A Gamble on Substance
The Tour de France went sans yellow jersey last week after leader Michael Rasmussen allegedly lied about his whereabouts during a drug test. The Danish rider was not alone in infamy: Two entire teams were absent as the pack rolled down the Champs-Elysées. The doping scandals have done incalculable damage, but at least cycling's tough zero-tolerance policy offers a beacon in one of the most troubled times the sports world has seen.
America's national pastime has moved beyond denying its substance abuse problem; congressional hearings on steroids in the game may have helped. But can professional baseball recover from the damage the juiced era has inflicted on the game's history? Consider the demands on Commissioner Bud Selig last weekend: attend the Hall of Fame ceremony for Cal Ripken Jr. and Tony Gwynntwo of the game's most respected heroesor watch Barry Bonds, the scandal-tainted San Francisco Giant, move inexorably closer toward owning the game's lifetime home-run record. Long gone are the days of Judge Kenesaw Mountain Landis, the sport's first commissioner, who banned eight Chicago White Sox players for lifedespite their acquittal in courtfor damaging the reputation of the game. Most of the Black Sox were punished for throwing the 1919 World Series, but others were banned simply for keeping mum when the fix was in.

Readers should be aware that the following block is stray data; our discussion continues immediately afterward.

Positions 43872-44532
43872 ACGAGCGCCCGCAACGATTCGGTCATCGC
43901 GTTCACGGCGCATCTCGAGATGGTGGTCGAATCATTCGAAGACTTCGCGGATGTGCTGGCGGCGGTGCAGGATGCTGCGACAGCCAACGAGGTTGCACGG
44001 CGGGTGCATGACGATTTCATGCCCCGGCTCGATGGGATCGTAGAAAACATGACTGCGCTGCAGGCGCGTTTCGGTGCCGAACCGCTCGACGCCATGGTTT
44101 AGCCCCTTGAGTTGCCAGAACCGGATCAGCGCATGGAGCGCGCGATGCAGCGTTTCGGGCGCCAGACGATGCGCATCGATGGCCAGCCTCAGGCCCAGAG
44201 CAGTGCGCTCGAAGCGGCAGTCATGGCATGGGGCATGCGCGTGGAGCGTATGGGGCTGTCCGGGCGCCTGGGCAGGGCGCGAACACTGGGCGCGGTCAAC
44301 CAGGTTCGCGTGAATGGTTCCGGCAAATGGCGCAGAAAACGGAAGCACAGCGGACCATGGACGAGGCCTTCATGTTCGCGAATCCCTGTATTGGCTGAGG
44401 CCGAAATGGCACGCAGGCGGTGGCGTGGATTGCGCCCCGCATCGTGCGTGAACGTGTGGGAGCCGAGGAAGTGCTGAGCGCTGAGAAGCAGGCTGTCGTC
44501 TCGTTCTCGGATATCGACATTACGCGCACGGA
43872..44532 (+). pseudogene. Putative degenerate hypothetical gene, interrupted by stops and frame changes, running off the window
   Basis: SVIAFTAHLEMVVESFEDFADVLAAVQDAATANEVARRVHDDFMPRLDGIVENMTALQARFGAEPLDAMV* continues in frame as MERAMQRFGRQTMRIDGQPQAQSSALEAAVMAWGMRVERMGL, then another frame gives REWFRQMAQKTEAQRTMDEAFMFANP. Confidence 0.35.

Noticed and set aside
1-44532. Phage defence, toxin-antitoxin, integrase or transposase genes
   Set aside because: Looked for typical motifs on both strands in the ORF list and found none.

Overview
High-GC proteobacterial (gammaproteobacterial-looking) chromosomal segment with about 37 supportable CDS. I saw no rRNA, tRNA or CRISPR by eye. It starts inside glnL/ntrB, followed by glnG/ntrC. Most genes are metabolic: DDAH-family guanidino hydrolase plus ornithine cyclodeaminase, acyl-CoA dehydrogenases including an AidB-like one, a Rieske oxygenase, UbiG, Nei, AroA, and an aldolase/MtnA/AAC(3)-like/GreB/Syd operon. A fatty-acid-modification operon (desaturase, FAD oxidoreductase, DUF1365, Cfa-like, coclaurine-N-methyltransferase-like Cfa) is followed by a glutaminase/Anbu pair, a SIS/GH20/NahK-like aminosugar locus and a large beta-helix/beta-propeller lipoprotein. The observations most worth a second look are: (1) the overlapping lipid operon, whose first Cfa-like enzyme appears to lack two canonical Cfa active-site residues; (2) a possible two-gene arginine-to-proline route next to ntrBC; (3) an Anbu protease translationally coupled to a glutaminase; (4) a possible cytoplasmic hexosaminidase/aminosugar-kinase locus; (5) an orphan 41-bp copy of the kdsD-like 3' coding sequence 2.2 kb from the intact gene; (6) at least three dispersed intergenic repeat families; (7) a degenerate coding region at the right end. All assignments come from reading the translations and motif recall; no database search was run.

Thus far, there is no indication that anyone else in professional basketball knew about the alleged shenanigans of NBA ref Tim Donaghytargeted in an FBI pointshaving probe. But what happens to the league's reputation remains to be seen. "It ain't cheating," Yankees manager Billy Martin used to say, "if you don't get caught." True enough, but every cheater forces other athletes and fans to live with the legacy of somebody else's gamble.
This story appears in the August 6, 2007 print edition of U.S. News & World Report.